Historical Fact I - The Empty Tomb
How do we know Jesus rose from the dead? In this article, we will focus on the "minimal facts" strategy, made popular by Gary Habermas and William Lane Craig. First, we will look at a small number of facts on which virtually everyone agrees. This consensus of agreement on historical facts includes Christian, atheist, and agnostic experts. Second, we will ask what best accounts for these historical facts and most fully explains them. This process is called inductive reasoning. Inductive reasoning begins with a few known facts and uses reason to discover the best possible explanation. Science and criminal court-cases use this type of reasoning -- the facts are put forward, and the jury has to decide the best explanation of those facts.
Virtually all historians recognize that Jesus of Nazareth was crucified and killed by Roman leaders in Jerusalem around 2,000 years ago. What happened after Jesus' crucifixion is the controversial question.
Generally all scholars accept three historical facts: the empty tomb, the appearances of Jesus after his death, and the sudden origin of Christianity. The overwhelming majority of historians, believers and unbelievers alike, agree on these three facts. Historians may disagree on what best explains these facts, but they agree that these are historical facts.
First, how do we know that Jesus' tomb was found empty? Here are a four reasons we can know that Jesus' tomb was found empty.
The first line of evidence is the early eye-witness accounts of the empty tomb. We have no less than six independent accounts of Jesus' burial and the empty tomb. Historians think they have hit the jackpot if they have two independent accounts of the same event, we have six. Two of the sources, scholars believe, date back to within 5-10 years of Jesus' death -- Mark's passion narrative and 1 Corinthians 15 -- exceptionally early.
Mark's passion narrative is part of ancient source material he has used in writing his gospel. Mark's gospel is composed of brief snapshots of the life of Jesus and can seem loosely connected and not always chronologically arranged. The passion narrative, on the other hand, is a smooth, continuously-running narrative. Scholars consider Mark's gospel the earliest gospel and this passion narrative is one of Mark's sources and is therefore even earlier. When we compare all of the passion narratives in the gospels, they do not diverge until after the burial. The story is simple and lacks signs of legendary development. Mark does not embellish it with theological motifs. The simplicity is an excellent reason to trust it, according to scholars.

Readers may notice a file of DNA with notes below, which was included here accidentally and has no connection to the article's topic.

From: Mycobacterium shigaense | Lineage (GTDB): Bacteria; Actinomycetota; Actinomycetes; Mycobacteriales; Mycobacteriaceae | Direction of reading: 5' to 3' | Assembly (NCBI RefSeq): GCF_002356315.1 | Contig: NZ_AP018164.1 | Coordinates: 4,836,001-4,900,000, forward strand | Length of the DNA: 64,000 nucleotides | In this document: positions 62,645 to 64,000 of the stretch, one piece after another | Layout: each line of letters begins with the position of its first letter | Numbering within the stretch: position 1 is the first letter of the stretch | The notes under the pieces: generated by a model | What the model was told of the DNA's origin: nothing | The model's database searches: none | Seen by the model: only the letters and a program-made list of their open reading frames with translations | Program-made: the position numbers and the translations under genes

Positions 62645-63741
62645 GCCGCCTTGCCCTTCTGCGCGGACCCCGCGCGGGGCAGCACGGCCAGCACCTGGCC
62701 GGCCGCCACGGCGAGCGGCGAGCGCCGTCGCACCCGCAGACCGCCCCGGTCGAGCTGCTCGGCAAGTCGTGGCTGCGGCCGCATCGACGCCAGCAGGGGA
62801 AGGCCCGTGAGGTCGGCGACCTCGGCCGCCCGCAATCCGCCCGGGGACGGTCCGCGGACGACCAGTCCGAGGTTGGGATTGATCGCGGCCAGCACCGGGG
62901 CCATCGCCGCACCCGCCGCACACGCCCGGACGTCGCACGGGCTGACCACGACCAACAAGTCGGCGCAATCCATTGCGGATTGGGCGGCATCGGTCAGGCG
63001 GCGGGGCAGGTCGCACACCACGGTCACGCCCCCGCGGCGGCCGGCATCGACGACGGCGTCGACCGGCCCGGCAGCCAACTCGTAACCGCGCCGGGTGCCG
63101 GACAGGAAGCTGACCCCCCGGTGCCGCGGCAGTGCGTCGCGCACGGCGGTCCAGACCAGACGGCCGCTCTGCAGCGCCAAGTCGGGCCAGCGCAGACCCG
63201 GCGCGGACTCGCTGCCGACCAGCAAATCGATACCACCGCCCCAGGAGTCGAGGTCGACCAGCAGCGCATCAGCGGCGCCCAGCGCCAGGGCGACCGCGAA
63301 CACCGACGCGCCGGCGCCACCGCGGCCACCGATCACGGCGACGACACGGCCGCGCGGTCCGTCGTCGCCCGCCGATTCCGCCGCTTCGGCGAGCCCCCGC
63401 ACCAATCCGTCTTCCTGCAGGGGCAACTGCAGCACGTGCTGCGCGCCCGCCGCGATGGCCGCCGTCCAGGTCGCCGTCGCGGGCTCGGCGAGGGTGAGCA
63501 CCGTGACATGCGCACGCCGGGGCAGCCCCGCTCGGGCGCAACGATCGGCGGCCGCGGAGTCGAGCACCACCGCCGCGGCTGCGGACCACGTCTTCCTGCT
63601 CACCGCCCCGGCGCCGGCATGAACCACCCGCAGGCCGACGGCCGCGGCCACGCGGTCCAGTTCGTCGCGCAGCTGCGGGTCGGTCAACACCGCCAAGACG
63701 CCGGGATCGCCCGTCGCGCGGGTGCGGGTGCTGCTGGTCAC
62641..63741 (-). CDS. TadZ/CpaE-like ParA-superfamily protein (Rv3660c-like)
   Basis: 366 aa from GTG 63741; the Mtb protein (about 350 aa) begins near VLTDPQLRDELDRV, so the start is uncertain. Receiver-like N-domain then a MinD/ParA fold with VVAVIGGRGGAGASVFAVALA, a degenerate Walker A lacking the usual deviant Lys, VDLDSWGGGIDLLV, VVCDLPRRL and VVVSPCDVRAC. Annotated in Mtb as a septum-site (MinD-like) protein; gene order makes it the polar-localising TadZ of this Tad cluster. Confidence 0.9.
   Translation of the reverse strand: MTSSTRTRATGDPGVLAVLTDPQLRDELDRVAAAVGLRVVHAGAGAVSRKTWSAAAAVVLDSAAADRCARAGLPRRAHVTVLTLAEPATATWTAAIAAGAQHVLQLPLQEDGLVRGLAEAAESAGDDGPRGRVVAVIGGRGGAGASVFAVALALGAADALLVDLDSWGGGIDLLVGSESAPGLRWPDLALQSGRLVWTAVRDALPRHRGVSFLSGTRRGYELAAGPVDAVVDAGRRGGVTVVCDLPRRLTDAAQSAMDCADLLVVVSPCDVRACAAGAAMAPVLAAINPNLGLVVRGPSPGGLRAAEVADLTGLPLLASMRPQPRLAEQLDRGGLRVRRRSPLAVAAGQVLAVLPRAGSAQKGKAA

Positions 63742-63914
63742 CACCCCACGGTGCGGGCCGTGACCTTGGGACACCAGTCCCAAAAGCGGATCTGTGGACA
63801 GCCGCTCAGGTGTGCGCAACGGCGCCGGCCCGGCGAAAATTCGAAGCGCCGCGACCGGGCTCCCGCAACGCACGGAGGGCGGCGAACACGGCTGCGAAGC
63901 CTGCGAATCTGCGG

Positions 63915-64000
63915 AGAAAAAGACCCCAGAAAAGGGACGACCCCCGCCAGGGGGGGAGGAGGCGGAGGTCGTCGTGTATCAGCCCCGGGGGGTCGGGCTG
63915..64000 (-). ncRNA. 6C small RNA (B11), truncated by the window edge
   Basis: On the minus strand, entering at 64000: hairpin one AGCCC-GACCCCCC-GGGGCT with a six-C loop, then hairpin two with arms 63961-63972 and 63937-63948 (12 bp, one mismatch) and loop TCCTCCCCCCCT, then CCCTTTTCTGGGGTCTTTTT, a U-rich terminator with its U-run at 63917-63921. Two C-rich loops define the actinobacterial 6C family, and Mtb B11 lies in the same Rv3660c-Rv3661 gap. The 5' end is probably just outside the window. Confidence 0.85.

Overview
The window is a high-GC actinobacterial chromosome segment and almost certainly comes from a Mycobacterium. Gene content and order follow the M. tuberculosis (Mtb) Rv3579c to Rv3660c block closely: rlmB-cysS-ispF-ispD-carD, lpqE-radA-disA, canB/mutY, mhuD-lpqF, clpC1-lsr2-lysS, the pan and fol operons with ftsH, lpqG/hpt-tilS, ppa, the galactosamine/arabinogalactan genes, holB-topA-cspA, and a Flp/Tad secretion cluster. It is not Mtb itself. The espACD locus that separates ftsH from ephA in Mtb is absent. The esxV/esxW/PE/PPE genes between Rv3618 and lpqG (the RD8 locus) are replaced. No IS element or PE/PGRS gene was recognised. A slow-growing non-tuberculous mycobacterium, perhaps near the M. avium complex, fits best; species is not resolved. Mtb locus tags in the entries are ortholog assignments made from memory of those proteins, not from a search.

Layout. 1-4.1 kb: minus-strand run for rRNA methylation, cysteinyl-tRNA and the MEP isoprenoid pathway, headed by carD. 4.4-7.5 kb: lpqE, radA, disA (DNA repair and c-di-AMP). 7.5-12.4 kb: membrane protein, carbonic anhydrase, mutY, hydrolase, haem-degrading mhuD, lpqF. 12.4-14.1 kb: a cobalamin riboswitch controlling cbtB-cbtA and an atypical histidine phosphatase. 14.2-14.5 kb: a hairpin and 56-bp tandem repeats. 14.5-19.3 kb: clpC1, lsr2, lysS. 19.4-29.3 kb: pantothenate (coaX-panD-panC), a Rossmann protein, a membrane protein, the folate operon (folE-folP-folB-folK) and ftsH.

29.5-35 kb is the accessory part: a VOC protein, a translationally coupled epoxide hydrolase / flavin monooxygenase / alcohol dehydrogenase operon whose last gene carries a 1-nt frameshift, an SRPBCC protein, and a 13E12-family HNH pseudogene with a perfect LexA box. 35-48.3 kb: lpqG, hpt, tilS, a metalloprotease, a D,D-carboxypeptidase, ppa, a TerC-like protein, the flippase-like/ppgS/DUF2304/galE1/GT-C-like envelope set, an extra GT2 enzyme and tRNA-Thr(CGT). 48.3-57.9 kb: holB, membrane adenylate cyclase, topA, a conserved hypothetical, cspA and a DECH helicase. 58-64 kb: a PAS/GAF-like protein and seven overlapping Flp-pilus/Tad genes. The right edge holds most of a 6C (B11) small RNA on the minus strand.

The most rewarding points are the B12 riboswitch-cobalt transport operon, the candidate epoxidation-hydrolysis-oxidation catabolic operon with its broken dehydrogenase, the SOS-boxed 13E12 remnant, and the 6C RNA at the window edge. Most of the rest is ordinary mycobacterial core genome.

A second reason to believe in the empty tomb is that Jesus' burial is an ancient tradition quoted by St. Paul in 1 Corinthians 15: "For I delivered to you as of first importance what I also received, that Christ died for our sins in accordance with the Scriptures, that he was buried, that he was raised on the third day in accordance with the Scriptures, and that he appeared to Cephas, then to the Twelve" (1 Cor 15:3-5). Paul uses typical rabbinical terms "received" and "delivered" to describe what he is handing on, and these verses are a highly stylized four-line formula that lacks Pauline characteristics. This tradition most likely dates back to around A.D. 36, when he visited Jerusalem and spent two weeks with Cephas and James (see Galatians 1:18). The short time span and personal contact with Jesus' apostles place it within five years of Jesus' death, which makes it impossible to cast as mere legend.
The third line of evidence is the women witnesses. First-Century Jewish society regarded women's testimony as not credible; courts would not permit their testimony. In this context, if you were to make up a story, you would not use women as the protagonists. If it were a legend, you would use the male disciples as the primary witnesses. The fact that women appear first at the tomb, in all of our accounts, suggests that whether the authors liked it or not, they recorded this fact because that's the way it happened.
The fourth line of evidence is the early attempts of the Jewish authorities to disprove the empty tomb. St. Matthew relates that the religious leaders made up a story, accusing Jesus' disciples of stealing Jesus' body (see Mt 28:15). The Jewish leaders' response to the disciples' proclamation of Jesus risen from the dead was not to point to the occupied tomb and laugh at them but to claim that they took Jesus' body from the tomb. The very opponents of the early Christians, then give supportive evidence of the empty tomb.
These reasons when taken together explain why the overwhelming majority of historians and scholars today agree that Jesus' tomb was discovered empty after his burial.
In the next post, we will cover the second historical fact, Jesus' appearances after his death.
William Lane Craig: https://www.reasonablefaith.org
Gary Habermas: http://www.garyhabermas.com
Brandon Vogt: www.ClaritasU.com
I am a Catholic priest writing about Catholic things.